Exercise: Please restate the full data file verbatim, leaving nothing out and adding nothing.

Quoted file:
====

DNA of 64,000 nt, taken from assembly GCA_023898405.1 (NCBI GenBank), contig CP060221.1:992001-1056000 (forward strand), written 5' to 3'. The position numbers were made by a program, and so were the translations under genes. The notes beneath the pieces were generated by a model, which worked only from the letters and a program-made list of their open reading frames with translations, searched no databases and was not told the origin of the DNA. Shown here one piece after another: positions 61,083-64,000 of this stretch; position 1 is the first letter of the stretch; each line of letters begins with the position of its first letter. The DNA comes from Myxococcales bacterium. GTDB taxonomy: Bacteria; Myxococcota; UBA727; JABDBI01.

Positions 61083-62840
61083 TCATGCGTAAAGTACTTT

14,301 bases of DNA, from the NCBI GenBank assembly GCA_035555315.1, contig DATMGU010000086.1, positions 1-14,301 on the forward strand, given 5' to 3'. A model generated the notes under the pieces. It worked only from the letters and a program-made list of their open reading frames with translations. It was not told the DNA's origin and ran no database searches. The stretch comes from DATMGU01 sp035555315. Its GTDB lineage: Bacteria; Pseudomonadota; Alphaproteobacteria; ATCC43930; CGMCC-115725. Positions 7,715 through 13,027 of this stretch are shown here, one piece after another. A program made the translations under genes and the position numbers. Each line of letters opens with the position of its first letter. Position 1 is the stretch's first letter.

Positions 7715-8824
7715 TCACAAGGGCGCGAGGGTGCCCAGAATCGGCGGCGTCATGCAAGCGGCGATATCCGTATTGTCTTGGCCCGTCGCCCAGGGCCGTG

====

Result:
DNA of 64,000 nt, taken from assembly GCA_023898405.1 (NCBI GenBank), contig CP060221.1:992001-1056000 (forward strand), written 5' to 3'. The position numbers were made by a program, and so were the translations under genes. The notes beneath the pieces were generated by a model, which worked only from the letters and a program-made list of their open reading frames with translations, searched no databases and was not told the origin of the DNA. Shown here one piece after another: positions 61,083-64,000 of this stretch; position 1 is the first letter of the stretch; each line of letters begins with the position of its first letter. The DNA comes from Myxococcales bacterium. GTDB taxonomy: Bacteria; Myxococcota; UBA727; JABDBI01.

Positions 61083-62840
61083 TCATGCGTAAAGTACTTT

14,301 bases of DNA, from the NCBI GenBank assembly GCA_035555315.1, contig DATMGU010000086.1, positions 1-14,301 on the forward strand, given 5' to 3'. A model generated the notes under the pieces. It worked only from the letters and a program-made list of their open reading frames with translations. It was not told the DNA's origin and ran no database searches. The stretch comes from DATMGU01 sp035555315. Its GTDB lineage: Bacteria; Pseudomonadota; Alphaproteobacteria; ATCC43930; CGMCC-115725. Positions 7,715 through 13,027 of this stretch are shown here, one piece after another. A program made the translations under genes and the position numbers. Each line of letters opens with the position of its first letter. Position 1 is the stretch's first letter.

Positions 7715-8824
7715 TCACAAGGGCGCGAGGGTGCCCAGAATCGGCGGCGTCATGCAAGCGGCGATATCCGTATTGTCTTGGCCCGTCGCCCAGGGCCGTG